Resident demographic characteristics are shown in Table 1. The typical study resident was female (57.8%), White (68.4%), non-Hispanic/Latino (91.6%), a US citizen (93.2%), 30-39 years old (61.2%), married or in a long-term domestic partnership (65.7%), and childless (68.1%). The modal annual household income was $50,000-$99,999 (70.7%); modal education debt was $150,000-$299,999 (29.1%). Postgraduate family medicine trainees were part of this study (PGY1=23.0%, PGY2=32.6%, PGY3/4=44.3%).

Family Medicine Resident Work Environment Characteristics

The typical study participant worked at a community-based, university-affiliated residency (48.9%). Training sites from nine distinct regions of the United States were represented, the three most common being East North Central (WI, MI, OH, IN, IL; 18.4%), South Atlantic (PR, FL, GA, SC, NC, VA, DC, WV, DE, MD; 16.2%), and Pacific (WA, OR, AK, HI; 15.2%). The modal residency community size was 150,000-499,999 (28.8%). The modal residency size was 19-31 residents (42.7%). The location and accreditation of participant medical schools was US 47.6% allopathic, 29.3% US osteopathic, and 23.1% international.

Individual and Environmental Factors

Regarding social networks, nearly half of our resident sample reported feeling a lack of companionship some of the time or often (48.2%). Over half of our residents reported feeling left out some of the time or often (54.5%). Even more resident physicians reported feelings of isolation some of the time or often (61.3%).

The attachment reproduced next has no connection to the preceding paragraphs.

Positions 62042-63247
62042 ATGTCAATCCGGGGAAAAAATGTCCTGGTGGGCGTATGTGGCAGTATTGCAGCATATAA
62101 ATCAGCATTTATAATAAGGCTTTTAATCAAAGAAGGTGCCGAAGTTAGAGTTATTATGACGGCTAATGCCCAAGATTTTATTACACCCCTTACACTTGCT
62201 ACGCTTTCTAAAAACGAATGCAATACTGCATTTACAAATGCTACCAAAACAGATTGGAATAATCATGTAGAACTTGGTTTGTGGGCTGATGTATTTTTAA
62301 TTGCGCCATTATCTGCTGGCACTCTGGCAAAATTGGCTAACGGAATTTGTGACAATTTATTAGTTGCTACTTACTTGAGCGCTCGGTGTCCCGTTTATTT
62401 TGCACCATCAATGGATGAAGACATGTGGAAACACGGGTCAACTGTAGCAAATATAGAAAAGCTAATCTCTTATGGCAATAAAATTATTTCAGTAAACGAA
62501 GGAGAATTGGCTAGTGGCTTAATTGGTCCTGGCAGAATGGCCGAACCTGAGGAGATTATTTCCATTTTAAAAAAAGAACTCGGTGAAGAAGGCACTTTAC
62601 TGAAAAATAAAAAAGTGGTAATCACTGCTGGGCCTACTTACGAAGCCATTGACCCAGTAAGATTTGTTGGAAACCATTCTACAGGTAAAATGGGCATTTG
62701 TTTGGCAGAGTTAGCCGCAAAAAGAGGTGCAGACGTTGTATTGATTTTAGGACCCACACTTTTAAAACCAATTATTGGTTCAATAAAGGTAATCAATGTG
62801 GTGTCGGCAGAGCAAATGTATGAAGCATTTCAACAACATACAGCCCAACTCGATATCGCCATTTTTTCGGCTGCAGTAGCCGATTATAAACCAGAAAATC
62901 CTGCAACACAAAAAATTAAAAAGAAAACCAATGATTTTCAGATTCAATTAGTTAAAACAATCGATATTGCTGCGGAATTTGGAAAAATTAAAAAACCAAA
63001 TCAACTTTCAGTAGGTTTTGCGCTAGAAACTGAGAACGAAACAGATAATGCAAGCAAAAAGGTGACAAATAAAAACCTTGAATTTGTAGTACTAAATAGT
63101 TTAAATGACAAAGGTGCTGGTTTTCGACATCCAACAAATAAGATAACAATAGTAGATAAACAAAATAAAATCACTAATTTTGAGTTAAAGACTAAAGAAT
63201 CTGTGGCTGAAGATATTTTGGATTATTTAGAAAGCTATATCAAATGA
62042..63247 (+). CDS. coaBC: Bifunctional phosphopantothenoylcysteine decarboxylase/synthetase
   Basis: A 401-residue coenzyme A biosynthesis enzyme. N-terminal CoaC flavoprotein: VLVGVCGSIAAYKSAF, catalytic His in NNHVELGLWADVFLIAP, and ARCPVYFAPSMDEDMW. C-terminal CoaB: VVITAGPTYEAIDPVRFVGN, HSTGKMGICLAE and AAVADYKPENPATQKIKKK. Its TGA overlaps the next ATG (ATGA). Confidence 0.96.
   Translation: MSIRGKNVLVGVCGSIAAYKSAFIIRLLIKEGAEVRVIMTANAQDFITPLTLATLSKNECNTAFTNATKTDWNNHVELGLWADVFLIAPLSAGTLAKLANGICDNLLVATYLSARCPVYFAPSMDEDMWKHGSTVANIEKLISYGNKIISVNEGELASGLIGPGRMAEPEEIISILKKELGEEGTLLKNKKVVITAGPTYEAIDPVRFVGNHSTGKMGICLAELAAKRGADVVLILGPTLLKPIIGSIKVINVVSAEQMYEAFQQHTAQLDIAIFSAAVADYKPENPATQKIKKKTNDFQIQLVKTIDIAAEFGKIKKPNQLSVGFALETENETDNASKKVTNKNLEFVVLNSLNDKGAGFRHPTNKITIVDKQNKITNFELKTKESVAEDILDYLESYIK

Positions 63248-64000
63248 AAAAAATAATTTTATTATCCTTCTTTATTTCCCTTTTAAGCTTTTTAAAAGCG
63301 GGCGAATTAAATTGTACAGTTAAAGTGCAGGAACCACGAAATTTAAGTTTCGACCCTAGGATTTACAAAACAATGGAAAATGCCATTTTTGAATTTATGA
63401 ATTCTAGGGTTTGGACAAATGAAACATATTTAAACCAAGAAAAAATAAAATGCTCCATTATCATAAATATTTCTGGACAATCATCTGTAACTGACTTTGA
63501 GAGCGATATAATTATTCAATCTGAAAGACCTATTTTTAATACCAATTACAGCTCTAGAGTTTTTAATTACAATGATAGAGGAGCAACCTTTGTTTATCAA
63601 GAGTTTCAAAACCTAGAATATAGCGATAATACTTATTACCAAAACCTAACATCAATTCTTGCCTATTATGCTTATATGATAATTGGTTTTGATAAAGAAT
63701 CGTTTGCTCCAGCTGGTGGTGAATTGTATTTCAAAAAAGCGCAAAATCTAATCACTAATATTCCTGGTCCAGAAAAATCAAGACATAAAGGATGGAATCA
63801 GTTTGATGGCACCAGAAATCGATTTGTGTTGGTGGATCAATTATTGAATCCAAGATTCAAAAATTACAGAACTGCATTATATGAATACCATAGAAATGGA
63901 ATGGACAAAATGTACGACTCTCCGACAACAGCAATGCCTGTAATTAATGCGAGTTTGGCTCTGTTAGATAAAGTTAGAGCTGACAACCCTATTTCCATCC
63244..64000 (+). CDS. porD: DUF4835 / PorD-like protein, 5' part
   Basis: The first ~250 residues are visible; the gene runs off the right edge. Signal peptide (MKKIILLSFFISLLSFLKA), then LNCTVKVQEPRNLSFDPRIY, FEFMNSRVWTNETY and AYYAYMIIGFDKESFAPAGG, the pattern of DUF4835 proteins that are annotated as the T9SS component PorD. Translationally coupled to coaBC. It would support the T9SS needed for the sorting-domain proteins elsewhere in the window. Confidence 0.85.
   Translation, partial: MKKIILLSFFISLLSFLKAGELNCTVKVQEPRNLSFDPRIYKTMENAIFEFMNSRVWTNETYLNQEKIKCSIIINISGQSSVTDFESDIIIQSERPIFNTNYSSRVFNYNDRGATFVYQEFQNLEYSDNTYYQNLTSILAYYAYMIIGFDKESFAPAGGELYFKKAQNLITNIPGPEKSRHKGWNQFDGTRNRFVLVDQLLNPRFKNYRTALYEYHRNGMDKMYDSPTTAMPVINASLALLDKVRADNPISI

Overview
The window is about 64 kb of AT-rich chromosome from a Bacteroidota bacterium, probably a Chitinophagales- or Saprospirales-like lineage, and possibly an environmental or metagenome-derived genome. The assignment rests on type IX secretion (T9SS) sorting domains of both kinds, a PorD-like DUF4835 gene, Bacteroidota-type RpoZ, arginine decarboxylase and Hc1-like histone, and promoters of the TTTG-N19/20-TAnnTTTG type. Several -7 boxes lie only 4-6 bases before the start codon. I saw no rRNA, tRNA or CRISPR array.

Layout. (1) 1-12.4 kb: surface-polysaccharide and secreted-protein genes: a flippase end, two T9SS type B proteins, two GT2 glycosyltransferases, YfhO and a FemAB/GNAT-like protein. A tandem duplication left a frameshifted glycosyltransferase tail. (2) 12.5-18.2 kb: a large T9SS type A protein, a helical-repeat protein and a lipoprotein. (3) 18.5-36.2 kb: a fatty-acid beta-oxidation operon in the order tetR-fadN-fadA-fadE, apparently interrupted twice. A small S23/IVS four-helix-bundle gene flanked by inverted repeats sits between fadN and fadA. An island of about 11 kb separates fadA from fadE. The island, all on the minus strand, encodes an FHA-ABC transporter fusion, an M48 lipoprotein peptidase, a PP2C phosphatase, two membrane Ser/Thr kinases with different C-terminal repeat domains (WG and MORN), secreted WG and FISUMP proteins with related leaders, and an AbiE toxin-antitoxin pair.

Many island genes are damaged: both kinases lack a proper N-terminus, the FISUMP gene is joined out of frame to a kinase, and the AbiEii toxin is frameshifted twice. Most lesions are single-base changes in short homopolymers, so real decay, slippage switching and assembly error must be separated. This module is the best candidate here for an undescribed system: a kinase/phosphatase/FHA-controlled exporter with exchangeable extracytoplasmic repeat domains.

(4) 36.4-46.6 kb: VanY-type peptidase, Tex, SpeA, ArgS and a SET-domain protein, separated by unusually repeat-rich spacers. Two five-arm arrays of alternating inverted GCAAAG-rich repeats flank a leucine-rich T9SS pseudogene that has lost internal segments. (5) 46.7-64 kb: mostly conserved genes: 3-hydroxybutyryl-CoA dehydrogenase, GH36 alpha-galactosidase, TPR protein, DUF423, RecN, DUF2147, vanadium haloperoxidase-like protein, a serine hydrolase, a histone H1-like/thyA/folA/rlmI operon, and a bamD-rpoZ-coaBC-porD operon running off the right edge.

For health behaviors, most respondents reported that formal and informal residency time expectations left only a few times monthly or less for personal self-care (eg, health appointments, quality time with family/friends, exercise, restful sleep; 62.4%). Nearly half reported the quality of their resident wellness program as fair or poor (48.6%). Over half reported regular physical exercise a few times monthly or less (60.6%). A substantial minority reported getting restful sleep a few times monthly or less (28.8%).

Family Medicine Resident Distress

Regarding psychological distress, there were no gender differences across measures, therefore, aggregate responses are provided. One-third (33.1%) reported once a week or more often feeling burned out from their work as a family medicine resident (emotional exhaustion). A similar proportion (31.3%) reported once a week or more often feeling that they had become more callous towards people since becoming a family medicine resident (depersonalization). Over half (53.0%) reported several days of the past two weeks (or more often) feeling down, depressed, or hopeless (depressive symptoms).